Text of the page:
UPDATE--Fortinet has released a fix for a critical vulnerability in many versions of its FortiNAC product that can allow an attacker to execute arbitrary code with root privileges.
The flaw (CVE-2022-39952) lies specifically in the web server in the FortiNAC system and a remote attacker could exploit it to gain control of the file name and path on the server. Researchers at Horizon3 have released a proof-of-concept exploit for the bug, which specifically affects the keyUpload servlet.
Researchers at Shadowserver have seen exploit attempts against this vulnerability in the last couple of days.
“Examining the contents of keyUpload.jsp, we see that the unauthenticated endpoint will parse requests that supply a file in the key parameter, and if found, write it to /bsc/campusMgr/config.applianceKey. After successfully writing the file, a call to Runtime().Exec() executes a bash script located at /bsc/campusMgr/bin/configApplianceXml,” Zach Hanley of Horizon3 said in an analysis of the flaw.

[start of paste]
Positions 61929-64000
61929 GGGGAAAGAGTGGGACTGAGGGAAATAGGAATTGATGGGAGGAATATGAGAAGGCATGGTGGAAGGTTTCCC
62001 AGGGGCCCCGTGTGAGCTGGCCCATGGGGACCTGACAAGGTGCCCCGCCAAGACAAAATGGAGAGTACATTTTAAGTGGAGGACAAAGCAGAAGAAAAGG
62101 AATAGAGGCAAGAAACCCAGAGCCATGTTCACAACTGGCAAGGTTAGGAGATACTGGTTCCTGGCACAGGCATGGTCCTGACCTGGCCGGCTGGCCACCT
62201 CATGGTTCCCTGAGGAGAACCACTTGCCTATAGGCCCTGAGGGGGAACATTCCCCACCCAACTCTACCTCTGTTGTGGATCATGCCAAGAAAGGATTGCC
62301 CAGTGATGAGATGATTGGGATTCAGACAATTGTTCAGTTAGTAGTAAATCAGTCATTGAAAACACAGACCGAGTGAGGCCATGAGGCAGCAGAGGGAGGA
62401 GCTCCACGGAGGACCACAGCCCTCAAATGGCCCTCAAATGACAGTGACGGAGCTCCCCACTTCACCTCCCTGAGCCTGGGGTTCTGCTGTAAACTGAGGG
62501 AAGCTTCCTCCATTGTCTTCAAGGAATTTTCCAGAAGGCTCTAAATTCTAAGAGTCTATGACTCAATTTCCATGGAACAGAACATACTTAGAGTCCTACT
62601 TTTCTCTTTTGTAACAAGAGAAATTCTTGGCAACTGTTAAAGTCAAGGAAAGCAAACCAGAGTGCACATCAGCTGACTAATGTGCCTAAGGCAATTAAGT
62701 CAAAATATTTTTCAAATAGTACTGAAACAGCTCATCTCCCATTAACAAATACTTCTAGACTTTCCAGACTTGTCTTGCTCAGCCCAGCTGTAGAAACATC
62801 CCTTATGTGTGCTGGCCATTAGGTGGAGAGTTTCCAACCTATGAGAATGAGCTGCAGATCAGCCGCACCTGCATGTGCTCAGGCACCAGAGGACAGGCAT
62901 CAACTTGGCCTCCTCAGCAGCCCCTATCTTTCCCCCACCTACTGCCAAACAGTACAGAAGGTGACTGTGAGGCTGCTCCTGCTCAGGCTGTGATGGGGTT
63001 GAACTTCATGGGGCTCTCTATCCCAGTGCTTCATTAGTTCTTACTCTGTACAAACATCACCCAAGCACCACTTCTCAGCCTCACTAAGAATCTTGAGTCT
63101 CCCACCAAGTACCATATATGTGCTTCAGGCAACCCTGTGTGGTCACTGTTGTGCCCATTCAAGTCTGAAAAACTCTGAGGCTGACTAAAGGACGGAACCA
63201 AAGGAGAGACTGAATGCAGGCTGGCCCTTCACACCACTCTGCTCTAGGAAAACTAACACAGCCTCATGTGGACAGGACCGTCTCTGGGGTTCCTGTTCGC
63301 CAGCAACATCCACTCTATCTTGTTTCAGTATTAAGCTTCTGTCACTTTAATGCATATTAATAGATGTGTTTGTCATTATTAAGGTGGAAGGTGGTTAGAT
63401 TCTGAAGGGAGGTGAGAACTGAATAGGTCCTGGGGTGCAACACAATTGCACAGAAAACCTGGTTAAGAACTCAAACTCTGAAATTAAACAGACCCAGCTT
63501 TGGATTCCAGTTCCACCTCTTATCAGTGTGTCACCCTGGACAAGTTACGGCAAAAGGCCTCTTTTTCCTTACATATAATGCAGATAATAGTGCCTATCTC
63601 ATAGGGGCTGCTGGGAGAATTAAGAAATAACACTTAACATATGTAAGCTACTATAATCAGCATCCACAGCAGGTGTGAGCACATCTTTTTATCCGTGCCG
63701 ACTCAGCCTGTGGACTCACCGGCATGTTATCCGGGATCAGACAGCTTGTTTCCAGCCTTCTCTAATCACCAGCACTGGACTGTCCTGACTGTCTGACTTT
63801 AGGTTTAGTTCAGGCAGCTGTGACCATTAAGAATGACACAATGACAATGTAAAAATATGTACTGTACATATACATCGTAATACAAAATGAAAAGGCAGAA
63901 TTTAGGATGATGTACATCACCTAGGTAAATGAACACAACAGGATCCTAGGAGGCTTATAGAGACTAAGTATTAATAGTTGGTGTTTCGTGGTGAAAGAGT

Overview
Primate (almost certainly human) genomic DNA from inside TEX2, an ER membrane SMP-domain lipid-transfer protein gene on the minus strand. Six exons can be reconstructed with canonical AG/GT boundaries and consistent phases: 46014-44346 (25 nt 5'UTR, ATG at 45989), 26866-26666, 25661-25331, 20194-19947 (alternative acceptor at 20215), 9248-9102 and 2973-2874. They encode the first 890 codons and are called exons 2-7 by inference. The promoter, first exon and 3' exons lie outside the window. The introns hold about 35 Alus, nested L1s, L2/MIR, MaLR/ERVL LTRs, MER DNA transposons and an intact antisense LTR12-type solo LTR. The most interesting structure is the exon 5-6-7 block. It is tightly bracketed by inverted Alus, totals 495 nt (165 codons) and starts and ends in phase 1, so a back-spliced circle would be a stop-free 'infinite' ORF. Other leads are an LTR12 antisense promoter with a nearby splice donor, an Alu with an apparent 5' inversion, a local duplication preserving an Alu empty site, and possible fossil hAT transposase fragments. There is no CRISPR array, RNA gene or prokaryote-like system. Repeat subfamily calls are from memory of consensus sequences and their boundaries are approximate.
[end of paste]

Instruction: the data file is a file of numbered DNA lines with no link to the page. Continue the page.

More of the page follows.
“Just before the call to unzip, the bash script calls cd /. Unzip will allow placing files in any paths as long as they do not traverse above the current working directory. Because the working directory is /, the call unzip inside the bash script allows any arbitrary file to be written.”
The bug affects the following versions of the FortiNAC appliance software: 9.4.0, 9.2.0 through 9.2.5, 9.1.0 through 9.1.7, 8.8, 8.7, 8.6, 8.5, and 8.3.
“Similar to the weaponization of previous archive vulnerability issues that allow arbitrary file write, we use this vulnerability to write a cron job to /etc/cron.d/payload. This cron job gets triggered every minute and initiates a reverse shell to the attacker,” Hanley said.
“We first create a zip that contains a file and specify the path we want it extracted. Then, we send the malicious zip file to the vulnerable endpoint in the key field. Within a minute, we get a reverse shell as the root user.”
The fixed versions of FortiNAC are 9.4.1, 9.2.6, 9.1.8, and 7.2.0.
This story was updated on Feb. 23 to add information about exploit attempts.